Head of EPA to attend X Games | AspenTimes.com

Head of EPA to attend X Games

Scott Condon
The Aspen Times
A contingent from the nonprofit Protect Our Winters visits U.S. Environmental Protection Agency Administrator Gina McCarthy, front row, center, in November. The group included Aspen-area residents Auden Schendler, back row, left; his daughter Willa, middle row, third from left; Chris Davenport, back row, center; and Gretchen Bleiler, middle row, second from right.
Eric Vance/EPA |

The head of the U.S. Environmental Protection Agency is coming to Aspen and the Winter X Games to plug for the work it’s doing to try to curb climate change.

Gina McCarthy is scheduled to meet with Aspen Middle School students, visit the X Games venue at Buttermilk, have lunch with Aspen Skiing Co. officials and give a press conference near Aspen Mountain’s Silver Queen Gondola on Thursday, according to Auden Schendler, Skico vice president of sustainability.

The EPA is doing “important work” to try to reduce greenhouse gas emissions that contribute to global warming, Schendler said. It is working on rules to reduce carbon-dioxide emissions from existing coal-burning power plants by as much as 30 percent by 2030 from a 2005 baseline. Republicans in Congress are heading opposition to the proposed rules. The battle isn’t over yet.

Schendler said McCarthy wants to get the word out about its proposal.

“She’s very interested in connecting with a millennial audience; a young audience,” Schendler said.

McCarthy’s visit is happening because of the EPA’s partnership with Protect Our Winters, a nonprofit organization that enlists winter-sport athletes and ski-industry officials to draw attention to the effects of climate change on the mountains.

The partnership blossomed in June, when the EPA and the White House announced the Clean Power Plan, which includes the proposal to regulate carbon emissions from power plants via the Clean Air Act, according to Chris Steinkamp, executive director of Protect Our Winters. “They needed help getting the word out,” he said.

The EPA suggested athletes take and post photos of the places where they play and compete to show how climate change is affecting or could affect their playgrounds.

Athletes affiliated with the group were invited to Washington, D.C., in November to participate in a Twitter town-hall meeting with McCarthy to field questions via social media about the EPA’s proposed regulation of carbon emissions via the Clean Air Act. “They were thrilled with it,” Schendler said of EPA officials.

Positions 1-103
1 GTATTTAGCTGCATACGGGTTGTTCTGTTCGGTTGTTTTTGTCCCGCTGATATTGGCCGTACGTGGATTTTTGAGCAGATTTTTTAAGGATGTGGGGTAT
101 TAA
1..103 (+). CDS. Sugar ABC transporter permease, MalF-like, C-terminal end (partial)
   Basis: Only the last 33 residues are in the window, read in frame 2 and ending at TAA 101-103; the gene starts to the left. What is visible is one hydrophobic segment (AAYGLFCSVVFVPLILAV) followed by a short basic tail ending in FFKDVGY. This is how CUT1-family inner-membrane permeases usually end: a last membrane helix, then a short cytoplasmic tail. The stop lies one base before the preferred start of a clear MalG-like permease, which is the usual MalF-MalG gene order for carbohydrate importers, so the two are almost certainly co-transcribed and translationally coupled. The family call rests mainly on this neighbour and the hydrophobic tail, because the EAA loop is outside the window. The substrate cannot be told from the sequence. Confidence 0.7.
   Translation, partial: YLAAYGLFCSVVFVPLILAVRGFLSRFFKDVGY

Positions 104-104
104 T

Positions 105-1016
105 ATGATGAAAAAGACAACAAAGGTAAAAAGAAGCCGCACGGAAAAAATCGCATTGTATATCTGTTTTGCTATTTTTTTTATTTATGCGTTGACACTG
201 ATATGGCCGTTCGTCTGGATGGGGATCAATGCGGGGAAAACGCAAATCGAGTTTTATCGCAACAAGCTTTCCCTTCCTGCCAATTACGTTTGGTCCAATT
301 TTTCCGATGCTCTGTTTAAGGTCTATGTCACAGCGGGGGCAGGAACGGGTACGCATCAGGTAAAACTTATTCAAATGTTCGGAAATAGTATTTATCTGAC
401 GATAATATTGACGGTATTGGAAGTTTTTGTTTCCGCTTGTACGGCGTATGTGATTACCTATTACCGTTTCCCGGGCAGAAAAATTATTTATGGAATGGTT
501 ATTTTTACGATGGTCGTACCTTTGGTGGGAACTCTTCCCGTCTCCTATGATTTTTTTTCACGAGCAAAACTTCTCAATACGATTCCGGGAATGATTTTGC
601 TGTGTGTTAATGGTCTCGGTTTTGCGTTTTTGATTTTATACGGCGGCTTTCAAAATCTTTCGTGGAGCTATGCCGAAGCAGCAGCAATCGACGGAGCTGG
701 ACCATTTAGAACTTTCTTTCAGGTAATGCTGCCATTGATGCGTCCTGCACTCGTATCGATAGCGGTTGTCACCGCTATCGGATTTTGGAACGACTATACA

During that meeting, an almost-offhand comment to McCarthy planted the seed for this week’s action.

“One of the athletes invited her to the X Games, which we thought was a long shot, but a few weeks ago, I got a call from the EPA to let me know that it was actually happening,” Steinkamp said. “We’re honored that she’s making the time to do this.”

He said he was a little surprised — and excited.

“She wants to show support to the winter-sports community during the activities,” he said.

McCarthy, accompanied by former snowboarding competitor and Aspen native Gretchen Bleiler, will visit with athletes practicing at the halfpipe at Buttermilk on the day the games kick off, but she’s unlikely to mingle with the crowd, according to Steinkamp. There are more than 60 top athletes working with Protect Our Winters, including 13 competitors in the X Games, according to Schendler and Steinkamp.

“This is huge — to have someone at Administrator McCarthy’s level take the time to come see us, to see why we’re so passionate about our sport and our mountains and to see first-hand what there is to protect,” Steinkamp said in an email. “It’ll be a great opportunity for her to connect with pro athletes who can really help spread the word about the importance of tacking action on climate and the good work that the EPA is doing.”

McCarthy’s visit will come less than one week after scientists with NASA and the National Oceanic and Atmospheric Administration reported 2014 was the hottest on Earth since record keeping started in the 1880s. A Jan. 16 article in The New York Times said 2014 surpassed 2010 as the warmest year for the planet. The 10 warmest years have occurred since 1997.



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